Subject: Definition and Examples


In grammar, the sentence is the simplest unit which can express a complete thought independently. It is written with a capital letter, an end punctuation (a period, an exclamation point, or a question mark), and most importantly, it has a subject and a predicate. In this article, one of the most important parts of a sentence will be explored—the subject.


What is the Subject and its Function?

In its simplest sense, the subject refers to the doer of the action or to what (or whom) the sentence is all about. It can either be a person, a place, a thing, or an idea, and can come in the form of a noun or a pronoun. Take a look at the examples below:


  • During the exam, Tommy slept in his chair.
  • In this example, the verb is “slept” and the doer of the action is the noun “Tommy,” which is why he is the subject in this sentence.
  • They are extremely wealthy.
  • The italicized verb in this example expresses the state of being of the pronoun “they,” which is the subject in the sentence.
  • Joey and Phoebe went to the audition.
  • In this sample sentence, “Joey” and “Phoebe” are both the doers of the action “went.” Therefore, both of them are the subjects in this example.

What are the Different Forms of Subjects?

Listed below are some of the most important terms related to the concept of the subject.

1. Complete Subject

The complete subject simply refers to:



  • The muscular man lifted the heavy table and transferred it to the other room.
  • In this example, the doer of the italicized verbslifted” and “transferred” is the “man.” But if you’re asked to underline the complete subject, you must also include the descriptive words (modifiers): “the” and “muscular.” Therefore, the complete subject in this sentence is the whole underlined part.
  • The tall and pretty lady fell into the freezing water.
  • In this sentence, the complete subject is “the tall and pretty lady,” because “lady” is the one who did the action “fell”. Take note that the words before the word “lady” are just the modifiers or descriptive words that distinguish this lady (in the sentence) from the other ladies.

2. Simple Subject

Basically, the simple subject refers to the noun or pronoun which is being or doing something. Unlike the complete subject, this doesn’t require you to include the descriptive words (modifiers)—just the main noun or pronoun will do.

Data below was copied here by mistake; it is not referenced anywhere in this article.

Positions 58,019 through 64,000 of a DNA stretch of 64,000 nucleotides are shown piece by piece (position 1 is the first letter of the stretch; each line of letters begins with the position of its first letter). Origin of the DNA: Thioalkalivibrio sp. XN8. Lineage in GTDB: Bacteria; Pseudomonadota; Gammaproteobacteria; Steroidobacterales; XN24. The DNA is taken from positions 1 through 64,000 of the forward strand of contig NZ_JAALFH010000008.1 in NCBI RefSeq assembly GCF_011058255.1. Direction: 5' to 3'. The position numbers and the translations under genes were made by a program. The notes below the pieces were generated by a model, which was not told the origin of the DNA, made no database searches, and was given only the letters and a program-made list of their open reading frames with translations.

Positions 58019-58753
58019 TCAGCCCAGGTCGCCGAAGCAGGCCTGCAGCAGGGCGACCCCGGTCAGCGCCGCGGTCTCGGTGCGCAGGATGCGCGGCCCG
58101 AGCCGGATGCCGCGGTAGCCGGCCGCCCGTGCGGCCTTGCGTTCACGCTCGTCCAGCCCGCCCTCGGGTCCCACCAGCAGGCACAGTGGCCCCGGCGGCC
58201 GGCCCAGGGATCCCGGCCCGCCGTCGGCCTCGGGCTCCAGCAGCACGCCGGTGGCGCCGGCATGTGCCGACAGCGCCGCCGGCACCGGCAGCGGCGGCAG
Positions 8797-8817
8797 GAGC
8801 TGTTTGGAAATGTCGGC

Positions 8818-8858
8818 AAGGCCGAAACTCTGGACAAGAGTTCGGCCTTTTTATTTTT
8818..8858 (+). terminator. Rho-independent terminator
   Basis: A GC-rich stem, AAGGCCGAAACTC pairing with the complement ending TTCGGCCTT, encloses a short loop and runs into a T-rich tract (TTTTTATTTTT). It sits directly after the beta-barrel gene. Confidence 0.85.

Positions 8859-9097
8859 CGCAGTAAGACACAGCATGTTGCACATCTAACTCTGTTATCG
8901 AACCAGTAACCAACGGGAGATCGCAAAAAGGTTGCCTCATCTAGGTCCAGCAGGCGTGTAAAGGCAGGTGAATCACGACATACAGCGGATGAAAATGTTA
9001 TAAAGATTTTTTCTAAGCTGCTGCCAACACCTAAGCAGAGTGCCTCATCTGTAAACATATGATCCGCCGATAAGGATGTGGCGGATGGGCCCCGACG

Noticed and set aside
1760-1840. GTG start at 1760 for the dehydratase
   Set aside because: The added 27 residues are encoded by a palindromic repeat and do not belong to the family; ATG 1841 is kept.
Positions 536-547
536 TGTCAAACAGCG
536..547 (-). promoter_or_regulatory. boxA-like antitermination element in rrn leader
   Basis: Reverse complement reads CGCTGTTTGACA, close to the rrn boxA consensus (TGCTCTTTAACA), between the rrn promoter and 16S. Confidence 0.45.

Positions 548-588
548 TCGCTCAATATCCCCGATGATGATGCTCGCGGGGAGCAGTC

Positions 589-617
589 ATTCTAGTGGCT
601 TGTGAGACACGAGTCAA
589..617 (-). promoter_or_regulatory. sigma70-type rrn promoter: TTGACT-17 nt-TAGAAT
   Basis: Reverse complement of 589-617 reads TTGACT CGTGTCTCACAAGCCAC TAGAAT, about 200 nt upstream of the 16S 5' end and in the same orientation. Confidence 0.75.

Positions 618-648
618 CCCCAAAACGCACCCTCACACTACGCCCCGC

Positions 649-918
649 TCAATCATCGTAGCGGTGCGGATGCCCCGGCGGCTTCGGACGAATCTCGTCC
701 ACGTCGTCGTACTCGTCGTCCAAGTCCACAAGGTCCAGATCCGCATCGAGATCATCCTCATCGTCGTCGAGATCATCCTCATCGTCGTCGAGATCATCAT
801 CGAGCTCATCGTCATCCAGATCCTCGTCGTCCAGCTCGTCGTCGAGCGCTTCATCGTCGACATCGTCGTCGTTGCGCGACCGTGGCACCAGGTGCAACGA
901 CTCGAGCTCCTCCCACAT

• The mighty superhero saved the day.
  • The simple subject in this sentence is the noun “superhero,” because he is the doer of the action “saved”.
  • She is indeed the epitome of kindness.
  • The simple subject is the pronoun “she,” because it refers to the person being talked about in this sentence.

3. Compound Subject

This term simply refers to two or more subjects in a single sentence joined together by a connector.


  • The captain and his ship were lost in the heavy storm.
  • The underlined part is the compound subject consisting of the two main nouns, “captain” and “ship,” plus the connector “and.” This is considered as the compound subject because the captain and his ship were the ones who “were lost,” or simply the doers of the action word or verb.
  • Christmas and New Year are my favorite holidays.
  • This sample sentence is about two events namely, “Christmas” and “New Year.” Therefore, these two nouns connected by the word “and” are considered as the compound subject in this sentence.

What is the Easiest Way to Spot the Subject in the Sentence?

If you are having difficulties figuring out what is the subject in a sentence, an easy tip to remember is to identify the verb first. (Note: A verb refers to a word which expresses an action or a state of being.)

Once you have identified the verb, the next thing you should do is ask the question “what” or “who” is doing this?
For example:

  • Billy jumped over the fence to escape the dog.
  • Step 1- Ask “What is the verb?”
  • The verb is the action word “jumped.”
  • Step 2- Ask ”Who jumped?” or “What jumped?”
  • Since “Billy” jumped, he is the subject in the sentence.

From the simple steps mentioned, you will be able to identify the subject without even breaking a sweat. Also, you must know that there are times when the subject is not explicitly stated or is not actually written in the sentence, such as in the examples below:

  1. Run!
  2. Please read the instructions carefully.

In sentences like those above, which state a command or a request, it is understood that the subject who does the italicized action words is “you.”

Final Thoughts

A deep understanding of the subject is very important for you to be able to form well-written compositions. This is one of the most basic and fundamental concepts in grammar, so you really have to get a good grasp on this topic before advancing to more complicated ones. With the simple explanations, examples, and tips provided in this article, studying this area shouldn’t be that hard at all.

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